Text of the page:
There are a lot of language lawyers about, OO purists, "JIT-compilation-will-(theoretically and potentially)-save-the-world"ers, wannabes and general ignoramuses about who will argue about the merits of one syntax versus another or the risk in breaking things until they're blue in the face. None of these f**kers gets anything done. How long did we wait for generics? Why? And how long before the whole API is rewritten properly to make use of them? I want solutions, and I want them implemented very soon, or I'll be forced to go back to first prinicples and code the whole bloody lot on my own, as usual. LWJGL is just one symptom.

Cas Smiley

Offline erikd

JGO Ninja


Medals: 15
Projects: 4
Exp: 14 years


Maximumisness


« Reply #19 - Posted 2003-02-11 12:05:20 »

Maybe we should not want to write quake 4, but if we want to write cutting edge games using java it would be nice if we would be able to come close.
It's true, apart from great gameplay, great visuals sell.

Sure we got some nice tools from Sun, but they really should be(-come) cutting edge.
People running a java game on their PC don't care that it's using J3D and that also a gameboy can't do great looking 3d stuff. They paid big bucks for their PC with fancy 3d card and they want to see it produce marvellous things.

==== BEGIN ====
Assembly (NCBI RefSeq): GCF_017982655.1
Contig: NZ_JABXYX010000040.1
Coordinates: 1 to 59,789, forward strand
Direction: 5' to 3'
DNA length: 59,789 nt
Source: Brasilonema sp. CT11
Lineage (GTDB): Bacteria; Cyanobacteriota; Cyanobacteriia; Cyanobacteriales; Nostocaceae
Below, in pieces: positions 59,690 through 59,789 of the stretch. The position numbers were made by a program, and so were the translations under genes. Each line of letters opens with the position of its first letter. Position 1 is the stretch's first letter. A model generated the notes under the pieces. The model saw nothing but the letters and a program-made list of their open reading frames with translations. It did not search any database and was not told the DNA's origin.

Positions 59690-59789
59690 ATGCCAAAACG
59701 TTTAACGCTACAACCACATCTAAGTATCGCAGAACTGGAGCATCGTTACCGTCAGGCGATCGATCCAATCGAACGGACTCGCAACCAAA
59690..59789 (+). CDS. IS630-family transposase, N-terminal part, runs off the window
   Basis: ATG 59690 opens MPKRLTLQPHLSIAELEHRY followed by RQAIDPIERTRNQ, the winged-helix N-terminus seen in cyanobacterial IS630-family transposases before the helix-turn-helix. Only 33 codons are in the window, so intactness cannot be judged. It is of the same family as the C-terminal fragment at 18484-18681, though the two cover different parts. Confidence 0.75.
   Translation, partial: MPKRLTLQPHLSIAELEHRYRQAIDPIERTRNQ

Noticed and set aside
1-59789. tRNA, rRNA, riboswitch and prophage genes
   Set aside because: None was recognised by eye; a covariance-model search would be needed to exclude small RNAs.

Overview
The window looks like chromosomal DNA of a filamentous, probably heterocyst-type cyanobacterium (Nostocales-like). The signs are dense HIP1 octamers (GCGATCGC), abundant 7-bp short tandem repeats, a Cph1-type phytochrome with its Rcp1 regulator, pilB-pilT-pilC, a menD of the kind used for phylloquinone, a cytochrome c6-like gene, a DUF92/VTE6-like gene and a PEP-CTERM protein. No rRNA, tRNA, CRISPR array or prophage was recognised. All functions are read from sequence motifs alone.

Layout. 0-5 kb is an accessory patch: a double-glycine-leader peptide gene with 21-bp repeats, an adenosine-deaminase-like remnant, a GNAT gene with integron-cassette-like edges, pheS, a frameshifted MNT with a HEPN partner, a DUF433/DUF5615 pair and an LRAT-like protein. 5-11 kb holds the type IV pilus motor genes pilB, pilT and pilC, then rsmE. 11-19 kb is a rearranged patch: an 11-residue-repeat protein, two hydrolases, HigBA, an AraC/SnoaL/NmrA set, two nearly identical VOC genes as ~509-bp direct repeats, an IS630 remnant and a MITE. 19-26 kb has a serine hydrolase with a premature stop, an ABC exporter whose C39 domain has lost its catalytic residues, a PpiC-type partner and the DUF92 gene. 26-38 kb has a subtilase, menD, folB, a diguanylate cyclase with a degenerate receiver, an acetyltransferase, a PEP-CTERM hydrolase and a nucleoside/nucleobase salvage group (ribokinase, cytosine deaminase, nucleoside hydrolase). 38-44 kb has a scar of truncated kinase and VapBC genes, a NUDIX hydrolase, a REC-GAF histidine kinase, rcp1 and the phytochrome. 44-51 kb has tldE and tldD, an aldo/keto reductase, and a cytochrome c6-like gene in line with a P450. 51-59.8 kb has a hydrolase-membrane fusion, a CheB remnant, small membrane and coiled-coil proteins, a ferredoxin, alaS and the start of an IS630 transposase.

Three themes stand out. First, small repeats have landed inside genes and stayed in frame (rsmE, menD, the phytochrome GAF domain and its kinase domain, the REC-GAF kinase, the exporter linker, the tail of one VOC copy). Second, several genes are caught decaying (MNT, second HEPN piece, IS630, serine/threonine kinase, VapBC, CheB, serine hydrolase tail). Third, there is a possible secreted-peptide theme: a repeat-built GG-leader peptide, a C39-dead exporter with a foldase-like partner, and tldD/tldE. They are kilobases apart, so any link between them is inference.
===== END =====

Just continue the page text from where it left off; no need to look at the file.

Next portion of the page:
They don't care about platform independence at all.
We can't hide behind "but it's just gameplay that counts, not graphics" crap.

But I get your point though (and I was wrong about the XML/db thing. Actually my own online hiscore server uses XML  Grin)

But nevertheless, there is a great gap between what java might be capable of in the future, and what it's actually good for at this moment.
For me, that is:
- Java is a convenient highly productive language
- Networking, serialization, those things are quite easy to do in java.
- Easy deployment and updating using WebStart for smaller games (well, this will only work if it will be sitting on most desktops). I've said it one (okay, maybe twice  Grin) but Java WebStart is cool  Cool

I personally hope that Sun will improve (fix!) what they have now, and don't throw just in lots of new technologies. And become a bit more practical before it's too late.
They've come such a long way already.